When Churches Close, Who’s to Blame


America is experiencing a religious transformation, a de-Christianizing of the nation. The result is foreseeable. Thousands upon thousands of churches will close this year and next. This sad reality is affecting an ever-increasing population of Christians as they experience church closure firsthand.

People judge one another.

We cannot help ourselves. When we see someone who is overweight, dresses poorly, speaks with an accent, or drives a fancy car we make assumptions about their behavior, their upbringing, and their morals. We then justify our thoughts by looking for more evidence to support our emerging opinions. Judgment and its associated pain is a universal experience that is intensified when we are judged by those we should be able to trust. This is true for people from all walks of life, including pastors.

The church closed because the pastor failed, right?

If he or she had just led better, done more evangelism, grown the children’s ministry, partnered with other congregations, and been a better preacher, the church would have thrived. By now you know, this isn’t true. Churches close for a variety of reasons. Very often hard working pastors do their best, and their church closes anyway. These pastors commonly blame themselves even when they did all they could. The obvious conclusion is to be kind to pastors, especially those who have to close their church.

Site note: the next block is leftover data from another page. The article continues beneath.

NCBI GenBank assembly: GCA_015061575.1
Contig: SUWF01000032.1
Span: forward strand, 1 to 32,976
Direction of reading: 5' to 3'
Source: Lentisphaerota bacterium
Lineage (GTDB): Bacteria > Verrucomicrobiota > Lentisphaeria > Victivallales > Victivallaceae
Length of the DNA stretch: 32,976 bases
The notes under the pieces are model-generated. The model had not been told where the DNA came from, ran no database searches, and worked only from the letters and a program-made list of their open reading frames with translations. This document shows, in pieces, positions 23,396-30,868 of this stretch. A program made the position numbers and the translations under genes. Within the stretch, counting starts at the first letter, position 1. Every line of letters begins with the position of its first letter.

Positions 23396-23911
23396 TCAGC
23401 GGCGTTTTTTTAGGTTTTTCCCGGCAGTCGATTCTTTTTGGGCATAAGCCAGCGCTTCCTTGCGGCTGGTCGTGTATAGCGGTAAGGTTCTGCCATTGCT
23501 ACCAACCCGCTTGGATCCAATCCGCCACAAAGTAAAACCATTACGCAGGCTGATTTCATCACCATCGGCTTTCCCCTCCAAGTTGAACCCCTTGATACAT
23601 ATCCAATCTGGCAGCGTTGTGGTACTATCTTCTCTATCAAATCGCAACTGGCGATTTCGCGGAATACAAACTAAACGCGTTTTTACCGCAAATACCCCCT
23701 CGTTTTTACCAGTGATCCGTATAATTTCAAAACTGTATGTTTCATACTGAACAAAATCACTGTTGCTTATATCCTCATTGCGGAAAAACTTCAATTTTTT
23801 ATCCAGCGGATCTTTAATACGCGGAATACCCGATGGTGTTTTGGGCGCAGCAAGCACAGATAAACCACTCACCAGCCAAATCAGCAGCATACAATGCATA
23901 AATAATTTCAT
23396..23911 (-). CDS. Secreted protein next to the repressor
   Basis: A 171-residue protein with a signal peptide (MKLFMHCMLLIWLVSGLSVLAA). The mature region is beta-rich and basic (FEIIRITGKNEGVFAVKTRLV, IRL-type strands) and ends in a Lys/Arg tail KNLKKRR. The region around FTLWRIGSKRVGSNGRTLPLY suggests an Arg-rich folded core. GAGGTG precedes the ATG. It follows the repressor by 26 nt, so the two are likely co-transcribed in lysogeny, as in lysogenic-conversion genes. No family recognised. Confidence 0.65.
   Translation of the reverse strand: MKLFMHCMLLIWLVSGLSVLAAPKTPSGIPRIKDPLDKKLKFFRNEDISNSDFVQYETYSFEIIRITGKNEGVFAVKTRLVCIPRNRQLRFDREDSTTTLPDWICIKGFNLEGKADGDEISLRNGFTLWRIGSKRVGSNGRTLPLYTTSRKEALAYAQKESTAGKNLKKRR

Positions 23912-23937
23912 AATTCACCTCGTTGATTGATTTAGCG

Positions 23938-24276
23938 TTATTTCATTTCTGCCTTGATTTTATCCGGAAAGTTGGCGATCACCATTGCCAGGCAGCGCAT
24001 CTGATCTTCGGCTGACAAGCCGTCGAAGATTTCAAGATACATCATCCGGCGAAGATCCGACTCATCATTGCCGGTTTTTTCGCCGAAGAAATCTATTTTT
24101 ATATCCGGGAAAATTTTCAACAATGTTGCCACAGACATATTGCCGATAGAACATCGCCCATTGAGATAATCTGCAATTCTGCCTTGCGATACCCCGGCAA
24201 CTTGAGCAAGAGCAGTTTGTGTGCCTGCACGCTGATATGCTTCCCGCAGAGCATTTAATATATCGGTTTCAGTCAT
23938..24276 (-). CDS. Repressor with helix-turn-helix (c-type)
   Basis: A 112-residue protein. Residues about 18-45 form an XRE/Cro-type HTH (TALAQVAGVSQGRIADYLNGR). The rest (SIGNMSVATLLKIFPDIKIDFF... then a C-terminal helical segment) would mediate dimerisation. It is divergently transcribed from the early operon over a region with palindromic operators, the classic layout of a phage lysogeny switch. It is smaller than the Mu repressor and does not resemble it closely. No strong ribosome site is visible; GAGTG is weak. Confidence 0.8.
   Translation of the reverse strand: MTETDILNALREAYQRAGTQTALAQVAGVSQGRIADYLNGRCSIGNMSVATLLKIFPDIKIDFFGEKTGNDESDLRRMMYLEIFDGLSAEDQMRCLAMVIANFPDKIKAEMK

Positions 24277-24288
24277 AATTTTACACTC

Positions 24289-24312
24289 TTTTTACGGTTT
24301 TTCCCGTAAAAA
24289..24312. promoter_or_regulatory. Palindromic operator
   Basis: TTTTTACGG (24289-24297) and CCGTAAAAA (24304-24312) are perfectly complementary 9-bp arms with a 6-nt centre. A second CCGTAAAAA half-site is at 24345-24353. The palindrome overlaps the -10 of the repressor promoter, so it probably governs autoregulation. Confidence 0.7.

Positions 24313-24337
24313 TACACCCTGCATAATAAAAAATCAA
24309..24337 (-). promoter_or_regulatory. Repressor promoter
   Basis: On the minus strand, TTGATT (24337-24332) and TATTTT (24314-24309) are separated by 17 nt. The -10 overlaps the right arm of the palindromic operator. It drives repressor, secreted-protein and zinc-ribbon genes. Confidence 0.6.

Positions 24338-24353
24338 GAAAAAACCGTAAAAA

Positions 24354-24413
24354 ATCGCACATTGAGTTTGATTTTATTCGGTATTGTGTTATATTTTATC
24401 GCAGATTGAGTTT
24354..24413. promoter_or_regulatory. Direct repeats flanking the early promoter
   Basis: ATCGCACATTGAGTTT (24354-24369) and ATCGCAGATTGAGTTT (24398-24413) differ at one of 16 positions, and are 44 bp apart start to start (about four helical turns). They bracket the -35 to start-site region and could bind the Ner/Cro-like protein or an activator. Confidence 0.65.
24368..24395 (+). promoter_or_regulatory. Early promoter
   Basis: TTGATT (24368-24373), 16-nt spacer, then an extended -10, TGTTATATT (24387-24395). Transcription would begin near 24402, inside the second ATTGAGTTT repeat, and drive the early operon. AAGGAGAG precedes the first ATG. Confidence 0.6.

Failure as a pastor is the same as failure for any Christian.

Failure is disobeying God.

Intuitively Christians understand this, yet we fall victim to the thinking of the world. The world says growth is success and death is failure, but this is not biblical. What did Jesus say? “If you love me, you will obey my commandments” (Jn 14:15, emphasis mine).

To my brothers and sisters who have, or who are, or who will soon need to close their churches, let me remind you that God is the All-Powerful One. He, alone, is the author of life and the savior of the world. Remember the lesson of Ecclesiastes 3:1-4 (NET):

For everything there is an appointed time, and an appropriate time for every activity on earth:

A time to be born, and a time to die; a time to plant, and a time to uproot what was planted;

A time to kill, and a time to heal; a time to break down, and a time to build up;

A time to weep, and a time to laugh; a time to mourn, and a time to dance.

If you are losing your church, hear this:

God is still on His throne.

The pain you are feeling is real, and God is good. The questions swirling in your mind need answers; they need biblical answers. Don’t let the pain and confusion drive you away from the only source of life and light. Stay close to Jesus, and He will lift your head.

Chris Sherwood (D.Min. Liberty University) lived through the trauma of closing his local church in Richmond, CA. He and his wife of 27 years have three children by birth, two more by marriage, and two grandchildren. Chris enjoys traveling with his wife and running with his Golden Retriever, Kona.

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